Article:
One race down

Ladies and gentlemen, we have a candidate. 

With Tuesday’s landslide victory for Trump and Ted Cruz’s subsequent bowing out from the race the Republican Party is now set for nearly six months of campaign toward getting your vote for presidential hopeful Donald John Trump. 

For the last few weeks, Kasich and Cruz were hoping to block Trump from getting the nomination, thinking they could win a floor fight at the convention. 

Cruz even went so far as to nominate a vice president candidate, Fiorina, in hopes of collecting more women and tech voters. 

With Cruz dropping out and Kasich considering dropping at the time I write this, expect a Trump VP candidate to be announced at the convention next month.  

On the other side Hillary Clinton and Bernie Sanders continue the bloody battle for the Democratic nomination. 

Why is this still going on while the Republicans have claimed their nominee? 

The answer may be in the states that have voted so far. 

Every red state that will likely vote for Trump in the national Presidential election with more than a handful of votes have already voted. 

The liberal powerhouse state, California, has yet to vote for their primary, nor has its left leaning neighbor to the north, Oregon. 

New Jersey has also yet to vote. Why is this important?

Three states that typically vote blue have over 600 votes: California has 496, Oregon has 67, and New Jersey has 131. 

Now of the remaining 1191 primary votes Clinton just needs 15% to claim the nomination while Sanders needs 78% of the total votes. 

While the chances are slim, Clinton’s favored super delegates (governors, senators, congressmen and DNC party members) have for the most part already pledged their part so are few of these remaining votes are from distinguished party leaders. 

Clinton may be close but an upset isn’t unheard of. 

Technically the candidate is decided in the national convention, the Democratic one being held in Philadelphia July 25-28. 

The vote is often just a formality, but in 2012 the Republican nomination still had some straggling hopefuls holding onto the race and an official vote had to be tallied to give Mitt Romney the nomination.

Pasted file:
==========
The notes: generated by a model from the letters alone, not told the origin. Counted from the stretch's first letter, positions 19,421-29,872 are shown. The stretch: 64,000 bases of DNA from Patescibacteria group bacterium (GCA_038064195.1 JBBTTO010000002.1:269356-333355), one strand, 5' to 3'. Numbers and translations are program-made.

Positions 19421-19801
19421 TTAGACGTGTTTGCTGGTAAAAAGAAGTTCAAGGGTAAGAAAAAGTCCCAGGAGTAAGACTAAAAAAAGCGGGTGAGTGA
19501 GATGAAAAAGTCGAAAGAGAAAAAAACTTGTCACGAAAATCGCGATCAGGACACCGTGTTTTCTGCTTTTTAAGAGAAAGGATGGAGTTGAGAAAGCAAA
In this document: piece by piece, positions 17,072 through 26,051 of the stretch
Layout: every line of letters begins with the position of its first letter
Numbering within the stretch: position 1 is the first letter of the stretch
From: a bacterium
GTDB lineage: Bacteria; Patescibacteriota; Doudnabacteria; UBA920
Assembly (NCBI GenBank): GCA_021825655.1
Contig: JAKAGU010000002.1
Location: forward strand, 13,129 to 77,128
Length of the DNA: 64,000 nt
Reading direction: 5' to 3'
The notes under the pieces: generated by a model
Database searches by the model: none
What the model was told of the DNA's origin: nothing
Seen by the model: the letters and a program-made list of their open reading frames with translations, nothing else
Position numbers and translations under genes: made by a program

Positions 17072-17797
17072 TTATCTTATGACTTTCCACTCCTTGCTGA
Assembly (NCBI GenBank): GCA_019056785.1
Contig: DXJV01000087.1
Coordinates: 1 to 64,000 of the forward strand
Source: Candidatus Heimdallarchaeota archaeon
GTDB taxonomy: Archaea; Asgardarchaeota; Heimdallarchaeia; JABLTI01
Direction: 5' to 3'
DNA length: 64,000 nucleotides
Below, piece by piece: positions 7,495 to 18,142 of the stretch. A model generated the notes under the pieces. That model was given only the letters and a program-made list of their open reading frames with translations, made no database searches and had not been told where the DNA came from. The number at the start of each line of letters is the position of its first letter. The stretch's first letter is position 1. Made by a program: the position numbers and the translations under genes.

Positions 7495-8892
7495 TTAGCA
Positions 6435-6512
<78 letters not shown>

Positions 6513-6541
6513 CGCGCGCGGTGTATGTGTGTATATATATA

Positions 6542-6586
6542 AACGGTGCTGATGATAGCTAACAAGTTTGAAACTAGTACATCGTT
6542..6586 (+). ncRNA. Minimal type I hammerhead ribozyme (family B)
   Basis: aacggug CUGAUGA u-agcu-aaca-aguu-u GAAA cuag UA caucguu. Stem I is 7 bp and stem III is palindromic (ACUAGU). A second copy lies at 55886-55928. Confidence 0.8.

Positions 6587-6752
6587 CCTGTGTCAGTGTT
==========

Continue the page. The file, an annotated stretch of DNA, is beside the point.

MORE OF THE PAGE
What happens if Sanders loses the state to state votes but holds on until the convention? 

Well, super delegates could change their minds. 

Electors, the ones that go to the convention to tell the party the vote you cast, aren’t even obligated to maintain that vote at the convention. 

Things like announcing running mates and any potential scandalous information might change the minds of the electorate voters. 

As we head to a summer and fall of more politics, what can be said of this election? 

One of the most startling things might be the power of people who we don’t usually think of as major political players. 

Underdog Sanders has been able to hold his own against a legacy candidate like Hillary Clinton. Donald Trump, a personality with no political precedence, has been able to rally voters to get him halfway to the Presidency. 

Will the issues that this primary season has brought up continue to be issues? Claims of election fraud, especially in Arizona’s Maricopa County where the press announced a winner hours before lines of people were even able to get to the polls, may continue to haunt this and future elections. 

Media coverage will also be considerably considered for campaign reform, as will Citizen’s United and the role of corporations in politics. 

As we head to the Election Day remember to watch the debates, evaluate all positions, and vote not just for President but for state and local elections as well.